Two such pathways are the general education program and a freshman seminar program encouraging the study of subjects that are far afield. Approximately half of the undergraduates take one of these freshman seminars, according to Kelsey.

When asked how important popularity and enrollment numbers in Armenian Studies courses were for the university’s planning, the dean replied, “On the one hand, Harvard is not a bean counting institution, and that is one of the things I cherish about this place. We do not close down fields or departments simply because in a given moment there are not that many students who are taking the classes. We don’t allocate resources in some way that uses a formula based on number of students.”

“On the other hand,” he continued, “if one believes in the value of a certain field of study, and its richness and its possibility, as we certainly do in the field of Armenian Studies, we want to share that field with as many students as possible. One of the things that makes me excited about Christina Maranci coming into the Mashtots Chair is that she has a terrific record of teaching. She was a very popular instructor at Tufts before coming to Harvard, and I have no doubt that over time, she will be teaching a considerable number of undergraduates. We will try to bring as many graduate students her way as we can too.”

Maranci and NAASR

On the current relationship between Harvard and NAASR, which obviously is an organization outside of Harvard’s institutional structure, Kelsey explained first that it was vital for Harvard to vigilantly maintain its academic autonomy. He said, “We always make it clear to our supporters and alumni that when it comes to making academic decisions, they need to be made by our faculty and our administrators.”

However, he continued, “we welcome and deeply appreciate the engagement of those parties who support what we do, and who are interested in what we do, and NAASR is no exception. Ever since I have become Dean of Arts and Sciences, I have been in conversation with representatives of NAASR, and I have found those interactions to be wholly positive, constructive and indeed inspiring. This is one of only a few chairs at Harvard that have been funded by such a broad community. We have a new chair in Tamil that was also funded by many, many generally small donations. I find myself deeply moved and inspired by the chairs that have been funded in this manner and it is a privilege to fulfill the responsibility of making the most of those endowed chairs at Harvard.”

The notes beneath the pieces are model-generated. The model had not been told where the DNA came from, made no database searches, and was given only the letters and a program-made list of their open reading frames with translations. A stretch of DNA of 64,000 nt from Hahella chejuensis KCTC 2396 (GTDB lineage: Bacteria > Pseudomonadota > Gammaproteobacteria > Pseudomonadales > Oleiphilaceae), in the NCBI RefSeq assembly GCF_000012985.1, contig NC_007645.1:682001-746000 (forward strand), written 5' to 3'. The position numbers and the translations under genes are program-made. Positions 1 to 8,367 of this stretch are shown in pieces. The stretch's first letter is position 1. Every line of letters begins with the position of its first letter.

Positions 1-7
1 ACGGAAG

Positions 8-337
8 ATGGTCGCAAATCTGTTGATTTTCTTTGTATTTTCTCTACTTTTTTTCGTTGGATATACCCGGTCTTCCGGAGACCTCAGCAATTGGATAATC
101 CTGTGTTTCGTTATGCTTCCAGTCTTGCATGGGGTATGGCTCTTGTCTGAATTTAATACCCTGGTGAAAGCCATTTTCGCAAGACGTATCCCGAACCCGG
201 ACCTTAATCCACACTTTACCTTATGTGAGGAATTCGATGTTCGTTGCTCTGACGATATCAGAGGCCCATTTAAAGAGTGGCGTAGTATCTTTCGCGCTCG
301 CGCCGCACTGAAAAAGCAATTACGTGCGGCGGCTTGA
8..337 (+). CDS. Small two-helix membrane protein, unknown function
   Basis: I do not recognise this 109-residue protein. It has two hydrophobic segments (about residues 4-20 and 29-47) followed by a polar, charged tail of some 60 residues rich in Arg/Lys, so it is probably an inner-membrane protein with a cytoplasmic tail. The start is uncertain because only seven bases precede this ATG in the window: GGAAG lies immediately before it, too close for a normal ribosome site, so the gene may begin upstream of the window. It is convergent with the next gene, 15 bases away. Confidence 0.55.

He suggested it could be possible to expand Armenian Studies at Harvard, stating, “I am always open to expanding fields. Some of it depends on philanthropic support.” However, when it comes to Armenian language classes, he added that when Harvard has a senior faculty member who does research in a particular language, it works pretty hard to have that language represented in the curriculum, and this is true of Armenian in particular.

Dr. Kelsey had only good things to say about Maranci. He said that the first year or two of a new faculty member at Harvard are generally devoted to becoming acquainted with a very large and complicated institution, and in Maranci’s case, by virtue of being affiliated with two different departments, that process is especially complex. It also takes time for students to become aware of a professor’s presence.

Despite this early period in her Harvard activity, she is already building many bridges and making connections he said. Kelsey concluded, “I could not be happier with the early days of Christina Maranci in the Mashtots Chair. For those who know her, it will come as no surprise to hear that in my experience she is an ebullient and brilliant presence on campus. She exudes leadership of the most inspiring variety. I have no doubt that her enthusiasm for Armenian Studies will prove infectious both among our undergraduate and our graduate students.”